|Passenger train at the Wasilla depot||
Spirit houses at Eklutna
|Anchorage Operations Center|
|Anchorage shops||Flint Hills tank farm balloon track||Coming in for a landing|
As I headed back into town, I made a quick stop at Wendy's to get a hamburger. To kill a little time while waiting in line, I began eavesdropping on two guys at a nearby table. At one point one of them asked the other if they had ever seen a baby glacier. When his companion replied that he hadn't, he threw an ice cube at him and said, "You have now!"
The National Archives and Records Administration (NARA) holds the records of the United States Federal government. Although I am definitely not a devotee of historical stuff, I do love leafing through old Alaska Railroad drawings and documents. Last time I was here, Randy Thompson and I spent several hundred dollars getting copies of all kinds of cool Alaska Railroad stuff. This time I spent not one red cent since I took digital photos of everything. I spent three hours gobbling up as much as I could before the archives closed for the day.
Having a little extra time on my hands, I decided to indulge my geocaching addiction. Before leaving my home in Dayton, I had downloaded all the geocaches in the state of Alaska into my GPS unit and the corresponding description pages into my PDA. Using these devices, I chose the closest caches to my current location and began my treasure hunt. It never ceases to amaze me on how clever some of these hides are in urban areas. Hundreds of people walk right past these cache containers every day and don't have the slightest clue. The experienced geocacher finds them quickly as well as discreetly so as to not give their location away to muggles (non-geocachers). As if the hunt itself is not enough fun already, the geocaches can sometimes take you to places you might not have ordinarily visited. An example of this is the cache near the monument recognizing 13-year-old Benny Benson for designing Alaska's state flag. I have driven by it a dozen times, but never knew it was there. This is also true of Northwood Park and the movie art on A Street.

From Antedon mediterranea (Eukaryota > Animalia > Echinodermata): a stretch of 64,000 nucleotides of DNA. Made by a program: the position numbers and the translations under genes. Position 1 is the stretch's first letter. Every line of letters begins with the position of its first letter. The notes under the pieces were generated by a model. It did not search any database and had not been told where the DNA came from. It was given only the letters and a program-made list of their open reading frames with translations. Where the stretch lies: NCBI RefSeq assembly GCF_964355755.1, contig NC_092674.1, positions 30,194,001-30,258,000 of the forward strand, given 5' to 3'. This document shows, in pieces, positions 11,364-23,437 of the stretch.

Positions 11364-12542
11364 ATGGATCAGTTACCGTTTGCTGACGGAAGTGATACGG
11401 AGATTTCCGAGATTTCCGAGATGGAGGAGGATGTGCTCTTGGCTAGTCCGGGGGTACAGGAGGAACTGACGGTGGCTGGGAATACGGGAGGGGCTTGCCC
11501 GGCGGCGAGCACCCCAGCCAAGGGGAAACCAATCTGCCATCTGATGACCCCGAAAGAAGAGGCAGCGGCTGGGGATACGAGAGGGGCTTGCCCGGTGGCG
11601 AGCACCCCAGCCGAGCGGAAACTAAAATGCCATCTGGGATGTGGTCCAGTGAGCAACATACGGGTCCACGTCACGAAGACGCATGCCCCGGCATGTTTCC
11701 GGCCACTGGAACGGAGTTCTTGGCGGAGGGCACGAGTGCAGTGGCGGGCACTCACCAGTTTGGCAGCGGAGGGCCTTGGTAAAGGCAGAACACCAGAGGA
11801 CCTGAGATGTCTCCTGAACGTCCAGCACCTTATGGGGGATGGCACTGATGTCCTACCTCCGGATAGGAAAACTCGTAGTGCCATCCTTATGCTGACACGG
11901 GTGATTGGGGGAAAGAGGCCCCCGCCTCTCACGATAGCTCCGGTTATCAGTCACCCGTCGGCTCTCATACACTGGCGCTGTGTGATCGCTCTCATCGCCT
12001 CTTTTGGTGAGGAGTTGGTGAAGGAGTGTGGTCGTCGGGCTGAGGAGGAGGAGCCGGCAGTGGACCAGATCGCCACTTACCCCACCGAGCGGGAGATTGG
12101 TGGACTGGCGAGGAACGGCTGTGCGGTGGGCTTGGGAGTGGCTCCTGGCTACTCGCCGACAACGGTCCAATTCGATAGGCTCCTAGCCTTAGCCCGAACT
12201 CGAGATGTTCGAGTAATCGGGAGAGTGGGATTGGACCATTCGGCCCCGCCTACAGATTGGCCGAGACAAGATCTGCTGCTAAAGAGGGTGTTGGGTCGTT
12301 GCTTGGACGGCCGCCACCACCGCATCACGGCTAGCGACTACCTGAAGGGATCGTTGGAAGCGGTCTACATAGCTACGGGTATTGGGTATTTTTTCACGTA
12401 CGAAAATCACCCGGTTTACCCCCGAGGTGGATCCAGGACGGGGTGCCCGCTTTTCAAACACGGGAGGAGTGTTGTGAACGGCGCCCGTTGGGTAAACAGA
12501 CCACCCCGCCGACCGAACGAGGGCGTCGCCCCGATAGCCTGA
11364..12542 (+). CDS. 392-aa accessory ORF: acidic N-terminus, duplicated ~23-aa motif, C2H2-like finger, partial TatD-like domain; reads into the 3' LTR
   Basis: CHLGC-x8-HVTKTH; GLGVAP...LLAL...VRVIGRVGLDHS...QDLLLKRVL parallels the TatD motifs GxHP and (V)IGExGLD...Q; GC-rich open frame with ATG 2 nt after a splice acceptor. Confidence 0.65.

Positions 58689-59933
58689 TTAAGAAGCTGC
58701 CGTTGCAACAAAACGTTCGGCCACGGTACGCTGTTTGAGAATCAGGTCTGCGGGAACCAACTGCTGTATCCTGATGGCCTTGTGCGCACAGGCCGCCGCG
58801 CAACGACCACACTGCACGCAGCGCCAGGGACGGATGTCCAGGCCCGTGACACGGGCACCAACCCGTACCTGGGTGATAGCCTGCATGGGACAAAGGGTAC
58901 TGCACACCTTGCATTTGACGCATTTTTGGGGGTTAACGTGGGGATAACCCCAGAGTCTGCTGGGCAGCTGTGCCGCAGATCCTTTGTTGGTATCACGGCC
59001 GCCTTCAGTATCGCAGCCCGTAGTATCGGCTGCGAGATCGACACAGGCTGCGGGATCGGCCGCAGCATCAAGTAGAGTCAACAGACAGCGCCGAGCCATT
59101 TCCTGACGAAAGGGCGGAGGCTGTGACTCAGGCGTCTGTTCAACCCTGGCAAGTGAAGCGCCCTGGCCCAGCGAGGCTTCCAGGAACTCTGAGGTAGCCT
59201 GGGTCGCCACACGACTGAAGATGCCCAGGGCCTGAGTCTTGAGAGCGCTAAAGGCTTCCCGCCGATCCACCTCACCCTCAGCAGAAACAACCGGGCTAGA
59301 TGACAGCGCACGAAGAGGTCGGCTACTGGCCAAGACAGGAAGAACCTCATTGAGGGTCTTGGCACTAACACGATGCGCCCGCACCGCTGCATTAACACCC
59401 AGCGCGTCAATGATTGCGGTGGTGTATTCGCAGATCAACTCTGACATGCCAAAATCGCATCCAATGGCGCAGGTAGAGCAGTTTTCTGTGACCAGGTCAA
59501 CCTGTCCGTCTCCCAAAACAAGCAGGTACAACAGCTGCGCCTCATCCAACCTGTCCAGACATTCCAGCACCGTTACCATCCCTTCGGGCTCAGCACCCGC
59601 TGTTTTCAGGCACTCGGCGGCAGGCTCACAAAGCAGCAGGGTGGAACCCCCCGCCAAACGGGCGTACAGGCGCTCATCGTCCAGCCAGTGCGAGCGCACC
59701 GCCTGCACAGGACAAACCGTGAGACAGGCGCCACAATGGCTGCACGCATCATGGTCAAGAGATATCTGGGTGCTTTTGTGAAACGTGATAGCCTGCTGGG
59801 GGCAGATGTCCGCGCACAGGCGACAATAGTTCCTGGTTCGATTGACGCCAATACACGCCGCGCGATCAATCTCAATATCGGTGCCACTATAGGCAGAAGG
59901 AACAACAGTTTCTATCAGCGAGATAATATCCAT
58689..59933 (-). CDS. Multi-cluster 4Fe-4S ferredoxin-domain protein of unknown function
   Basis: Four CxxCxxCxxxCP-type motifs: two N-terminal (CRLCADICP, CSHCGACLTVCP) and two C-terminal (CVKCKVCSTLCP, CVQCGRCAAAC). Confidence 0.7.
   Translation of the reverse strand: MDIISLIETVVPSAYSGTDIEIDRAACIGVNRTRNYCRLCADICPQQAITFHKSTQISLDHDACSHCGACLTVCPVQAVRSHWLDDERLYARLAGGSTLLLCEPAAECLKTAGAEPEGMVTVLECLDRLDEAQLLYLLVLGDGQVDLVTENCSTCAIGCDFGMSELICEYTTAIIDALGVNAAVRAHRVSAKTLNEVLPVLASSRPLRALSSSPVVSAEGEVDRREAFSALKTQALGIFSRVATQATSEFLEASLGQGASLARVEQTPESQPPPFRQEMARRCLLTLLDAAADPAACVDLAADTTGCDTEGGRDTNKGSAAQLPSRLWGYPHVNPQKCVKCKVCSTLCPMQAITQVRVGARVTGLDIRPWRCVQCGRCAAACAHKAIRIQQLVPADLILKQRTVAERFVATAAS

Returning to the condo, I grabbed a late supper and gave my daily debriefing to Don. I then turned in early in anticipation of an early start tomorrow.